- 8 video lessons (36 Mins)
Browse Course Chapters
- 1. Introduction (1 min)
- 2. What Do We Know? (5 mins)
- 3. How Did We Get Here? (4 mins)
- 4. Entrepreneurial Activity and Emergent Supply Chains (6 mins)
- 5. Information, Knowledge, and Ideas (4 mins)
- 6. New Combinations of Old Things (5 mins)
- 7. Disruptors (6 mins)
- 8. Conclusion (1 min)
Most of the commentary about the effects of the Covid-19 pandemic on the future of cities have focused specifically on outcomes for aspects of urban life like transit ridership, office vacancies, delivery services, and curb management. In this course, former University of Southern California Professor Peter Gordon takes a different approach, presenting concepts that inform new ways of thinking about the pandemic and the mark it will leave on the world.
Prepared to be surprised. The concepts proposed here are designed to teach you how to think, more than what to think. Watching this course will prepare to approach the challenges and disruptions of recent years with an open mind, rather than motivated reasoning.
Still, the course does work toward a few conclusions, or predictions, despite the well explained difficulty in forecasting something as complex as a post-Covid world. The course strongly rejects the notion of the pandemic as a harbinger of death for cities—there is too much evidence of the importance of cities in cultivating all the prosperity of contemporary humans. But some of the continued flourishing of cities will depend on outward growth—or sprawl, as some call it. Counterintuitively, the instructor presents a clear optimism for urbanism—even if it's a more dispersed urbanism.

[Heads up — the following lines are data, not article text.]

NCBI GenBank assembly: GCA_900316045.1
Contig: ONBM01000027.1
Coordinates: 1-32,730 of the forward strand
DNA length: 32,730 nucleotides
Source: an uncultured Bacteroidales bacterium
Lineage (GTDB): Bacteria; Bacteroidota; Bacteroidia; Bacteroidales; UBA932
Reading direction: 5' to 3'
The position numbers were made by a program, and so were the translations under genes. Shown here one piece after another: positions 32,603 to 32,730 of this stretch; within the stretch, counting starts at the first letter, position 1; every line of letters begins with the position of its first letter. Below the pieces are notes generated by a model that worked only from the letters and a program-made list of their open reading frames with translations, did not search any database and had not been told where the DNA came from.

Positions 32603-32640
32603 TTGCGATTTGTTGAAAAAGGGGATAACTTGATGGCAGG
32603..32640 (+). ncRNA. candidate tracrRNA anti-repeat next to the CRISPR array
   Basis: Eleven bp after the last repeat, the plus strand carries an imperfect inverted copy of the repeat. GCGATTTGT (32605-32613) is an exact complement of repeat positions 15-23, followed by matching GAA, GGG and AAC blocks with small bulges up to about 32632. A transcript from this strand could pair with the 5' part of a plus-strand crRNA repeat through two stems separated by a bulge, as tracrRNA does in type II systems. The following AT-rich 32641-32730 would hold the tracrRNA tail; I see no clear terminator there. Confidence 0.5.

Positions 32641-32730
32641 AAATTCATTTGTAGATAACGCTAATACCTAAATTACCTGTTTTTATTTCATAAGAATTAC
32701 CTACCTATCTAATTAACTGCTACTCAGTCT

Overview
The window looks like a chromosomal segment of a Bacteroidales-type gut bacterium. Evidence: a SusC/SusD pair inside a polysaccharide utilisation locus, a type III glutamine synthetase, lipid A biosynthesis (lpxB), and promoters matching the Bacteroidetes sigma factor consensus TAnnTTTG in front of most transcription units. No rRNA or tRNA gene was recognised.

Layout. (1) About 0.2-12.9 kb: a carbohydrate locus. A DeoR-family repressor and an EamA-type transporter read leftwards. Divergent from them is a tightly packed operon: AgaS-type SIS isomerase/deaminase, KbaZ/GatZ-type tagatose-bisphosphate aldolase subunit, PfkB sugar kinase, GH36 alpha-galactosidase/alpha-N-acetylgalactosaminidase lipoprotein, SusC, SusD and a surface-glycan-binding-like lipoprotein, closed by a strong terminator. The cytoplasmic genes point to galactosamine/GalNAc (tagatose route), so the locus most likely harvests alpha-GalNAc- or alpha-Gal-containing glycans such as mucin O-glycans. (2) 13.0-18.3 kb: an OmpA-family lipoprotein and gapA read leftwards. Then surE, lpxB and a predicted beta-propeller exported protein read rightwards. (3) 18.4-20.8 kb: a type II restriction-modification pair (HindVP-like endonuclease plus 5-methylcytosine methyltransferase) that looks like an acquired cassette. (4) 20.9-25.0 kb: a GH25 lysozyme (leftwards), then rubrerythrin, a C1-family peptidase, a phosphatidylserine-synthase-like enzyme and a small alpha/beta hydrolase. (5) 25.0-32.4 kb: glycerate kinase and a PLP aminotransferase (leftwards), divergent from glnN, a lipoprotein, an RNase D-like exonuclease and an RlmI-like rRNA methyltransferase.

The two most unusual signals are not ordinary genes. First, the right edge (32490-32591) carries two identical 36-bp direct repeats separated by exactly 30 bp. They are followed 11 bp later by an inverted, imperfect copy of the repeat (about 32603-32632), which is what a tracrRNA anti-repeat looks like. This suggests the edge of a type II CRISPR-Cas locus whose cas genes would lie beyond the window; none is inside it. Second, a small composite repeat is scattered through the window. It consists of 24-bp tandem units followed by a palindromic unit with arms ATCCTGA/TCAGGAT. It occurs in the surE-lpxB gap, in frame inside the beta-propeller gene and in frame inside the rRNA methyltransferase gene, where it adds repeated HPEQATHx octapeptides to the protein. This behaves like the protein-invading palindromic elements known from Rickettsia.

The conceptual frameworks presented in this course conclude with a discussion about the future of planning, specifically whether planning will take a more to-down approach, or a more grassroots approach, in the post-pandemic. The course includes a few daring forecasts about future, including one prediction about the continued, outward expansion of cities, and finally calls for planning reforms, such as less restrictive approaches to zoning, especially on vacant land.
This course is approved for .50 AICP CM credit.